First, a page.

Joseph A Altsheler – Civil War 05 – Star Of Gettysburg. Chapter 7, 8
CHAPTER VII. JEB STUART’S BALL
But Hooker, the new Northern commander, did not yet move. The chief cause was mud. The winter having been very cold in the first half, was very rainy in the second half. The numerous brooks and creeks and smaller rivers remained flooded beyond their banks, and the Rappahannock flowed a swollen and mighty stream. Ponds and little lakes stood everywhere. Roads had been destroyed by the marching of mighty masses and the rolling of thousands of heavy wheels. Horses often sank nearly to the knee when they trod new paths through the muddy fields. There was mud, mud everywhere.
Hooker, moreover, was confronted by a long line of earthworks and other intrenchments, extending for twenty miles along the Rappahannock, and defended by the victors of Fredericksburg. After that disastrous day the Northern masses at home were not so eager for a battle. The country realized that it was not well to rush a foe, led by men like Lee and Jackson.
But Hooker was a brave and confident man. The North, always ready, was sending forward fresh troops, and when he crossed the Rappahannock, as he intended to do, he would have more men and more guns than Burnside had led when he attacked the blazing heights of Fredericksburg. Lincoln and Stanton, warned too by the great disasters through their attempts to manage armies in the field from the Capitol, were giving Hooker a freer hand.
On the other hand, the Confederate president and his cabinet suddenly curtailed Lee’s plans. A fourth of his veterans under Longstreet were drawn off to meet a flank attack of other Northern forces which seemed to be threatened upon Richmond. Lee was left with only sixty thousand men to face Hooker’s growing odds.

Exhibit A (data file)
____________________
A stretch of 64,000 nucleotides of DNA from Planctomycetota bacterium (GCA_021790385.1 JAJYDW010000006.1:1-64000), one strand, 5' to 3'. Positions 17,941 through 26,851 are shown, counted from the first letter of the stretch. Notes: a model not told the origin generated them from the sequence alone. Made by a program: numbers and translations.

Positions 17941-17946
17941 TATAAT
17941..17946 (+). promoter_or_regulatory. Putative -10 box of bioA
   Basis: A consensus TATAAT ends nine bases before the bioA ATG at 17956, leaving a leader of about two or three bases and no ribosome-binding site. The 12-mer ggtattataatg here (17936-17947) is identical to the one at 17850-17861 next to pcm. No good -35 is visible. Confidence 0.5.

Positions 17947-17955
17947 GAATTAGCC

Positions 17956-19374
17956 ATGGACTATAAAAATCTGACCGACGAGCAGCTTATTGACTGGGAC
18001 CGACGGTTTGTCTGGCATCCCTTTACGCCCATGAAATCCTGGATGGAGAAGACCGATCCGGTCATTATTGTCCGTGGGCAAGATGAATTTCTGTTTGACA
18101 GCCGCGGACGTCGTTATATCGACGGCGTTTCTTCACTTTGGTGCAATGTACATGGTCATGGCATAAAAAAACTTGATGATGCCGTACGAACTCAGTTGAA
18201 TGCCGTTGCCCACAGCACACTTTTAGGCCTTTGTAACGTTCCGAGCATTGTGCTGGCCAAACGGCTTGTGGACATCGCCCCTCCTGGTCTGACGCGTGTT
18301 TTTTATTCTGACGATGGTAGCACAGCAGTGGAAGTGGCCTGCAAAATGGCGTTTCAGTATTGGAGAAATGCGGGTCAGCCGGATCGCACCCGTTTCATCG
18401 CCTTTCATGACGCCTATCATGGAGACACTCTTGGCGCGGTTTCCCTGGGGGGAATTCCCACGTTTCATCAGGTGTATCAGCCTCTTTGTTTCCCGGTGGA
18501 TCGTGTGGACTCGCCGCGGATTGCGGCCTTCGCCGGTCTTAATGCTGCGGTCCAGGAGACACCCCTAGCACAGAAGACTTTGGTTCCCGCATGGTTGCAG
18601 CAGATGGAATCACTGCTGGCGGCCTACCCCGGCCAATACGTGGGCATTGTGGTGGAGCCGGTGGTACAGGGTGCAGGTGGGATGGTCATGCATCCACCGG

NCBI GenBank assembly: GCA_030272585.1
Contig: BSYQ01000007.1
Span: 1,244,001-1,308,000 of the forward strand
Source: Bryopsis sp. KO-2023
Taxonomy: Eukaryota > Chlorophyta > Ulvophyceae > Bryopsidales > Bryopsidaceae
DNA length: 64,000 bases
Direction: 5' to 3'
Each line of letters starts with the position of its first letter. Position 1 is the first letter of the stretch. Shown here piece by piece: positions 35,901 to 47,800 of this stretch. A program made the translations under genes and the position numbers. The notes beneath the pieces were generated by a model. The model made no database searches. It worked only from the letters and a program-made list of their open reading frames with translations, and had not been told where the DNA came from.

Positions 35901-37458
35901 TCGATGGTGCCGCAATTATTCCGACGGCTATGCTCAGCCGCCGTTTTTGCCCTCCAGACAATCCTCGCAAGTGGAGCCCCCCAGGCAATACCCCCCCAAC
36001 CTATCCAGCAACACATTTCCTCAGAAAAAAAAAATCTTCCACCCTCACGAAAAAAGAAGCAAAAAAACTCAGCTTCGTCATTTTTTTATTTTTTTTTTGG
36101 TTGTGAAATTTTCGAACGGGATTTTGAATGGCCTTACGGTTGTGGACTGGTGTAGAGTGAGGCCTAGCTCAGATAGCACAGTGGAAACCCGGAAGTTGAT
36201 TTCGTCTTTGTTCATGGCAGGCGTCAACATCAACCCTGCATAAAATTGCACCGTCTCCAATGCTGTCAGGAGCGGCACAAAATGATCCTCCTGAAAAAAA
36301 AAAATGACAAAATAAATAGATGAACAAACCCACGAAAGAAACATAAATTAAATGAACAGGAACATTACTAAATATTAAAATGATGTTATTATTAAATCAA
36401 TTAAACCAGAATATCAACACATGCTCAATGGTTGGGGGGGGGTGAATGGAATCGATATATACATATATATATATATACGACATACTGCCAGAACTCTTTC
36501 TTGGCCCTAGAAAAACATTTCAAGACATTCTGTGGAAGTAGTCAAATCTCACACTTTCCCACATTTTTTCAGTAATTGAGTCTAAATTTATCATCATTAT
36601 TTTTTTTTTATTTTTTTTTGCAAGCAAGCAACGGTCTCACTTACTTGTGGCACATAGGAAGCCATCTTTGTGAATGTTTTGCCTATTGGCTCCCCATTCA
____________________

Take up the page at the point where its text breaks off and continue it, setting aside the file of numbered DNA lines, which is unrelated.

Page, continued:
It was not any wonder that the spirits of the Southern lads sank somewhat. Harry realized more fully every day that it was not sufficient for them merely to defeat the Northern armies. They must destroy them. The immense patriotism of those who fought for the Union always filled up their depleted ranks and more, and they were getting better generals all the time. Hancock and Reynolds and many another were rising to fame in the east.
The Invincibles were posted nearly opposite Falmouth, and Harry had many chances to see them. On his second visit the chessboard was mended so perfectly that the split was not visible, and the two colonels sat down to finish their game. Fifteen minutes later a dispatch from General Jackson to Colonel Leonidas Talbot arrived, telling him to leave at once by the railway in the Confederate rear for Richmond. President Davis wished detailed information from him about the fortifications along the coasts of North Carolina and South Carolina, which were now heavily threatened by the enemy.
The two colonels had not made a move, but Colonel Leonidas Talbot rose, buttoned every button of his neat tunic, and said in precise tones:
“Hector, I depart in a half hour. You will, of course, have command of the regiment in my absence, and if any young lieutenants should be exceedingly obstreperous in the course of that time, perhaps I can prove to them that they are not as old as they think they are.”
The colonel’s severity of tone was belied by a faint twinkle in the corner of his eye, and the lads knew that they had nothing to fear, especially as Lieutenant-Colonel St. Hilaire was quite as stern and able a guardian as Colonel Talbot.
Colonel Talbot departed, good wishes following him in a shower, and that day a young officer arrived from South Carolina and took a place in the Invincibles that had been made vacant by death.
Harry was still with his friends when this officer arrived, and the tall, slender figure and dark face of the man seemed familiar to him. A little thought recalled where he had first seen that eager gesture and the manner so intense that it betrayed an excessive enthusiasm. But when Harry did remember him he remembered him well.
“How do you do, Captain Bertrand?” he said-the man wore the uniform of a captain.